II. Analysis

In the absence of timely objection to the Magistrate Judge's Recommendation, the Court may review the Recommendation under any standard it deems appropriate. Summers v. State of Utah, 927 F.2d 1165, 1167 (10th Cir. 1991). Nonetheless, the United States initially challenged the Court's jurisdiction. "A federal court must in every case, and at every stage of the proceeding, satisfy itself as to its own jurisdiction, and the court is not bound by the acts or pleadings of the parties." Citizens Concerned for Separation of Church & State v. City & Cnty. of Denver, 628 F.2d 1289, 1301 (10th Cir. 1980). The Court thus engages in de novo review, and reaches the same conclusion as the Magistrate Judge.

A district court lacks subject matter jurisdiction to proceed under the FTCA if a plaintiff fails to present the relevant claim to the appropriate federal agency within two years of the claim's accrual and to file suit within six months after receiving notice of denial of the claim by the agency. Franklin Savings Corp. v. United States ( In re Franklin Savings Corp. ), 385 F.3d 1279, 1287 (10th Cir. 2004); see also 28 U.S.C. § 2401(b). Mr. Davis filed an administrative tort claim with the BOP and he received notice of the denial of his claim on February 13, 2012. He had six months from that date to file suit under the FTCA. Although his original complaint and APCSD were filed during that six month period, his amended complaint was not. Thus, the amended complaint is only timely, and the Court only has jurisdiction, if the amended complaint relates back to the original complaint or the APCSD. See, e.g., Denney v. U.S. Postal Serv., 916 F.Supp. 1081, 1083-84 (D. Kan. 1996).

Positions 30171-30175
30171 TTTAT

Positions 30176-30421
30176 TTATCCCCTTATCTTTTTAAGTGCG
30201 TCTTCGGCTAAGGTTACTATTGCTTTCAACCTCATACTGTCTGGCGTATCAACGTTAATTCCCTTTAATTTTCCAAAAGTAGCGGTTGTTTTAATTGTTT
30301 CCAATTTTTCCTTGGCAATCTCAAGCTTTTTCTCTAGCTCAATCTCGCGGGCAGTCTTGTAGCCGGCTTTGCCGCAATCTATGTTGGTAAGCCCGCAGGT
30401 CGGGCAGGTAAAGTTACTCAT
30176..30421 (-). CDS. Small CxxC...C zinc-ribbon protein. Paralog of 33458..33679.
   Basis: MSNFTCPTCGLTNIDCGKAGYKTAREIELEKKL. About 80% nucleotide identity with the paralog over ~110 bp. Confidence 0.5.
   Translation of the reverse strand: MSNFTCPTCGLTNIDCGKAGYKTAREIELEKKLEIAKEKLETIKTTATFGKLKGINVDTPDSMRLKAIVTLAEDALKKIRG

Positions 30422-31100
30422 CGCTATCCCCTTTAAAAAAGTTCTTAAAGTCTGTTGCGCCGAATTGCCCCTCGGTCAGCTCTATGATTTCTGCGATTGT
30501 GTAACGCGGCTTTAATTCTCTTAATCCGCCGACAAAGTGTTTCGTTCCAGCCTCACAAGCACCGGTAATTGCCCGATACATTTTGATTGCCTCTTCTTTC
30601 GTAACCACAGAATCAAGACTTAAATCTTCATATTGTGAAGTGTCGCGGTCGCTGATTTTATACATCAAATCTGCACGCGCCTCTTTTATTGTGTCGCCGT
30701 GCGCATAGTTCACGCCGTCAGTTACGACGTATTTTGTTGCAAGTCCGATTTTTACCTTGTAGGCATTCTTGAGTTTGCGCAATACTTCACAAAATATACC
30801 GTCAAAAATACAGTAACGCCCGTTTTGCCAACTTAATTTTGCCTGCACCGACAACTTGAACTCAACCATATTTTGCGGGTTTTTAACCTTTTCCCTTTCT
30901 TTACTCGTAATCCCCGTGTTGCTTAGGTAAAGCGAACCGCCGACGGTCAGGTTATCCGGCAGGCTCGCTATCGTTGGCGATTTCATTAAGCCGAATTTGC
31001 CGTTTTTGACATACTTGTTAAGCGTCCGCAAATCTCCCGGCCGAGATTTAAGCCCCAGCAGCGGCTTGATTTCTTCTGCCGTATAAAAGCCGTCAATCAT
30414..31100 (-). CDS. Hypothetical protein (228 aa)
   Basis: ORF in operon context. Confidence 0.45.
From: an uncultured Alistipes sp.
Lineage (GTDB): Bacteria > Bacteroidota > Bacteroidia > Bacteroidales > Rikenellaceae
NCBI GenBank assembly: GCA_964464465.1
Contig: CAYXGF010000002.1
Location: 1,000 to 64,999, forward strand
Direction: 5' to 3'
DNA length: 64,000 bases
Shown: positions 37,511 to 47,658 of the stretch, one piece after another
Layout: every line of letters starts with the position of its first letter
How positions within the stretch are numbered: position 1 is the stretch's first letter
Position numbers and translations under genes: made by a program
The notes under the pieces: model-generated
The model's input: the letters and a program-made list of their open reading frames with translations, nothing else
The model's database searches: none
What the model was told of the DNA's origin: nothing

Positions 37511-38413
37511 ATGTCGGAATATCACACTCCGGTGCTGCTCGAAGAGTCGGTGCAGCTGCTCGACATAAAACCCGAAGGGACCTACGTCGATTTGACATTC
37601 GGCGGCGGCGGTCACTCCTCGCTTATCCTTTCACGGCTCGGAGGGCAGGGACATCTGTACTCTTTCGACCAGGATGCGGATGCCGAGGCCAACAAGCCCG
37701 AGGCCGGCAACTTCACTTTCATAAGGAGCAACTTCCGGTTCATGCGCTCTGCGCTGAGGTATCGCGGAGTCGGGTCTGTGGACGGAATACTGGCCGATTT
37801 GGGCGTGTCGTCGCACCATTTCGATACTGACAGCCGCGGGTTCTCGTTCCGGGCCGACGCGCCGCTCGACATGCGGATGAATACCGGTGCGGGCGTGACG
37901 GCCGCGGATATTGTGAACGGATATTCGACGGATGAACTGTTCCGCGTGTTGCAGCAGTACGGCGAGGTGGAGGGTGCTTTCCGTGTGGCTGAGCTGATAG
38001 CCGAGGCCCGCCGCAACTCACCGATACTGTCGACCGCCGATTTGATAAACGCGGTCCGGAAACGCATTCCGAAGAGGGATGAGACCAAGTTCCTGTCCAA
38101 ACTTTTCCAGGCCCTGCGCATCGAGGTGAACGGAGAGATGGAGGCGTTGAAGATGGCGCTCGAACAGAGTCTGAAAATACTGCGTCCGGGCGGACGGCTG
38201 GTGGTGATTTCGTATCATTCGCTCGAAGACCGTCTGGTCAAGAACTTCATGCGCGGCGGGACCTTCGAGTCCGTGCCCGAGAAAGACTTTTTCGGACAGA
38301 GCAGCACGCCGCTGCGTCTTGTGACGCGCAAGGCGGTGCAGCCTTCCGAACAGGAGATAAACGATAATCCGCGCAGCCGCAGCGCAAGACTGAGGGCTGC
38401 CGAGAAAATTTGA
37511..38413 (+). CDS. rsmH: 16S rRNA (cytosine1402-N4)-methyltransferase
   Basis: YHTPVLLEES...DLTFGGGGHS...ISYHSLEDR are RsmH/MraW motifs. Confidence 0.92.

Federal Rule of Civil Procedure 15 provides:

(c) Relation Back of Amendments.
(1) When an Amendment Relates Back. An amendment to a pleading relates back to the date of the original pleading when:
(A) the law that provides the applicable statute of limitations allows relation back;
(B) the amendment asserts a claim or defense that arose out of the conduct, transaction, or occurrence set out-or attempted to be set out-in the original pleading; or
(C) the amendment changes the party or the naming of the party against whom a claim is asserted, if Rule 15(c)(1)(B) is satisfied and if, within the period provided by Rule 4(m) for serving the summons and complaint, the party to be brought in by amendment:
(i) received such notice of the action that it will not be prejudiced in defending on the merits; and
(ii) knew or should have known that the action would have been brought against it, but for a mistake concerning the proper party's identity.
(2) Notice to the United States. When the United States or a United States officer or agency is added as a defendant by amendment, the notice requirements of Rule 15(c)(1)(C)(i) and (ii) are satisfied if, during the stated period, process was delivered or mailed to the United States attorney or the United States attorney's designee, to the Attorney General of the United States, or to the officer or agency.

Fed. R. Civ. P. 15. Mr. Davis must demonstrate that he complied with the requirements of Rule 15(c)(1)(C) or 15(c)(2).[2]